Turns out when you show people the tattoo on your wrist and ask if they've seen any stickers nearby with it and a mysterious URL, they might not respond particularly warmly. They might just shake their heads in bafflement, ask halting questions, then look at you as if you're in some sort of a strange cult.
Maybe I am. I have a tattoo of the Trystero symbol from Thomas Pynchon's "The Crying of Lot 49" on my wrist. In the book, the symbol -- a muted post horn -- is the sign for an underground mail system known as w.a.s.t.e. And the mysterious symbol might have greater, or lesser, meaning.
Now that symbol adorns 200 stickers planted around the country and can be found in New York, San Francisco, Seattle, Chicago, Denver, Boston and Los Angeles. Each sticker has a url, but you have to find a sticker to see where it leads.
The Google map of the sticker locations took me to my local Trader Joe's -- convenient, because I had some grocery shopping to do -- but nary a sticker was to be found. I searched all the sticker places I know, around the parking lot and light poles, places inside where a sticker might be stuck. Finally, I asked my cashier, who showed no spark of recognition at the words "Pynchon," "geocaching" or even "game." As she was edging away, a fellow staffer who could double as a bouncer at any rock club looked over his massive shoulder at me suspiciously. OK, time to go.
A similar scene occurred at a local coffee shop that I frequent; today its staff seemed to think I was some kind of imposter dressed as a journalist (it happens). I explained what I was looking for -- Pynchon, sticker, wrist. The barrista huffed, "I don't know what you're talking about," and went back to his business. And ... no sticker.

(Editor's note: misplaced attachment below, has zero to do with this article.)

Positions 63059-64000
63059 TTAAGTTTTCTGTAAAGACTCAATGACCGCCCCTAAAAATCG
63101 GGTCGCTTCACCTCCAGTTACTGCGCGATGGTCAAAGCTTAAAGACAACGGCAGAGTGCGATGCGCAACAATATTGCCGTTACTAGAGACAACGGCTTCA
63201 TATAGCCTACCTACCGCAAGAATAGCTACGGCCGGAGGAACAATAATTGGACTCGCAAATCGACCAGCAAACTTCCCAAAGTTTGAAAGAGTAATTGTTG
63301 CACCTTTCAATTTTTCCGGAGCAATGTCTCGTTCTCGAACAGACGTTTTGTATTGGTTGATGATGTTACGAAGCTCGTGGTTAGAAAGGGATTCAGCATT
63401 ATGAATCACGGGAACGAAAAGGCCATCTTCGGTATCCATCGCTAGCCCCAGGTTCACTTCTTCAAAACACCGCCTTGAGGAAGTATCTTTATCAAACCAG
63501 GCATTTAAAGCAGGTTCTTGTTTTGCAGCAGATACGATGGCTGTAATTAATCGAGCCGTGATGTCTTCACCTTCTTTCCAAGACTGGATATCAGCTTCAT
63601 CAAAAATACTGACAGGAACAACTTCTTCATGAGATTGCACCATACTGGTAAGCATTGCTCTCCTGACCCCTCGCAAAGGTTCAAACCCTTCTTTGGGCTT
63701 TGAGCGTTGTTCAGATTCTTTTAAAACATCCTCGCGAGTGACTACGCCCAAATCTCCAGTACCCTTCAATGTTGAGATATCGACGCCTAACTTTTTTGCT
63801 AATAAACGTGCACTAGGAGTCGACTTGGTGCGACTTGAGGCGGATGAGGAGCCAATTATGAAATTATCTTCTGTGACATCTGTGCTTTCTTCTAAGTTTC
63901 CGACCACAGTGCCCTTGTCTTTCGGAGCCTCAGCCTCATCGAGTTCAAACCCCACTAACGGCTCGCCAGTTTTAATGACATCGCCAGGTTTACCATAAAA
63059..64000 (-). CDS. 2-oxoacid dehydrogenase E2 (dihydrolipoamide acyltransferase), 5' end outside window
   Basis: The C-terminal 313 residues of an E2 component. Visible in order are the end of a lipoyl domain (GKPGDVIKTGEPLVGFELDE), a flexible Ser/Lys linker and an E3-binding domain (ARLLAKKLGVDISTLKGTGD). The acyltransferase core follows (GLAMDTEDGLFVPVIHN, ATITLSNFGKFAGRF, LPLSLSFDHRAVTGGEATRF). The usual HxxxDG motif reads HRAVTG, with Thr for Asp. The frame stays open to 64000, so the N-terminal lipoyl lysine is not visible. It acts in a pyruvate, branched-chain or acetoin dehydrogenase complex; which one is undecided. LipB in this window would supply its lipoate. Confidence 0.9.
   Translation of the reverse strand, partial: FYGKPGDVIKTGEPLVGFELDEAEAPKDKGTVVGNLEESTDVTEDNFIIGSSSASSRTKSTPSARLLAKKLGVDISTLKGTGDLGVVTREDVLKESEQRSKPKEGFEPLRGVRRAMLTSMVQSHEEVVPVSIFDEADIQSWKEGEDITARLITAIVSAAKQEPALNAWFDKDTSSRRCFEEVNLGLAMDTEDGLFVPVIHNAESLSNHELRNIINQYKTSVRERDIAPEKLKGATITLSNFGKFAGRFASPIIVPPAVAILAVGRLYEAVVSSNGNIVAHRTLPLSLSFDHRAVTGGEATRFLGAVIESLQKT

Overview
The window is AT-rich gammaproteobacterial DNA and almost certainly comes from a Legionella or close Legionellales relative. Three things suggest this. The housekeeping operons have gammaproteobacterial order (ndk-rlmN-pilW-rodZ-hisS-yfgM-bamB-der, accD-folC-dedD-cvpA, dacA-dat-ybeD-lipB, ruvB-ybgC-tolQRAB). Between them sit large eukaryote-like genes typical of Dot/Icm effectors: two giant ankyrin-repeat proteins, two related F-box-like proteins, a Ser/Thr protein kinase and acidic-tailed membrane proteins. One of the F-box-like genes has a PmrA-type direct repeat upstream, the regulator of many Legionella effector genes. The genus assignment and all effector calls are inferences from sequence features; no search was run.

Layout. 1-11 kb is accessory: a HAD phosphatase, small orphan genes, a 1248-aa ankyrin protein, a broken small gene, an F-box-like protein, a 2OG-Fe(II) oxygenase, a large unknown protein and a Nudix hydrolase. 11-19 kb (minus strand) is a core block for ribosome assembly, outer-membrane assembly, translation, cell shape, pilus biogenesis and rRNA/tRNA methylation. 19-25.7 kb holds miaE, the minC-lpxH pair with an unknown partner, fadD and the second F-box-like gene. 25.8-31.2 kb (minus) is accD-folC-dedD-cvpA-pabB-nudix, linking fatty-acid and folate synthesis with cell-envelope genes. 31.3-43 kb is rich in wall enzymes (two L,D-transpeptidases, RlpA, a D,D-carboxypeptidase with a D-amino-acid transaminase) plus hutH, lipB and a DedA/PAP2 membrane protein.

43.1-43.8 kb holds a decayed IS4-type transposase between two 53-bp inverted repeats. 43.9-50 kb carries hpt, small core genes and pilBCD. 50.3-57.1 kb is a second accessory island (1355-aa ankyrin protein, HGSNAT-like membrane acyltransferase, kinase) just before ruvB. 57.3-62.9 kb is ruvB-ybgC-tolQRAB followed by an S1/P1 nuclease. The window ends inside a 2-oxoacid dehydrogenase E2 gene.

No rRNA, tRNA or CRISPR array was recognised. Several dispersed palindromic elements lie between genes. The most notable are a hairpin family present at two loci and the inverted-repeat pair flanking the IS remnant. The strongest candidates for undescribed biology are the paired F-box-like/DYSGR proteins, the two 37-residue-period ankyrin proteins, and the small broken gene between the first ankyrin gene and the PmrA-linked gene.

Apparently, while a Pynchon fan in England has picked up on the idea by creating and posting his own versions of the Trystero symbol and the secret codes, Pynchon stickers in the U.S. are going missing. Could it be the result of simple sticker cleaning? Are Pynchon fans scooping them up? Or are they being torn down because of some conspiracy?
But eventually I found one, in the photo above. It's still in a good spot above the coffee lids at Demitasse, a high-end coffee shop in downtown L.A. I wasn't the first one to discover it -- that honor goes, appropriately, to Trystero Coffee, a micro-roaster that sells its beans to the shop.
So where does the url trystero.me/12pgg take you? To a passage that begins, "Everybody in 24fps had their own ideas about light, and about all they shared was the obsession." That's from Pynchon's novel "Vineland," set in Northern California, which I discovered using the exhaustive and essential fan-run Pynchon Wiki website.
At the bottom of each webpage is a button marked "w.a.s.t.e" Click it and a box pops up in which you can type a message. Where will w.a.s.t.e. deliver it? It’s a mystery -– which will lead some to concerns about privacy, while opening up the freedom of the anonymous Internet to others. There was no Internet in 1966, when “The Crying of Lot 49” was published; then Pynchon imagined real-life post-office boxes set up to move secret messages.
This Pynchon project -- the Google map, the sticker hunt, the URLs, websites and message system -- was cooked up by Pynchon's publisher, Penguin Press. The Press announced last week that Pynchon's entire catalog of books -- eight novels and a collection of short fiction -- will be released for the first time as e-books. In a likelihood, this project has something to do with that.
There must be more to learn about what the Pynchon project points to. For now, it's a very Pynchon mystery.
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Thomas Pyncon's novels will finally be released as e-books
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-- Carolyn Kellogg
Photo: The Trystero sticker at Demitasse Coffee in downtown Los Angeles. Credit: Carolyn Kellogg / Los Angeles Times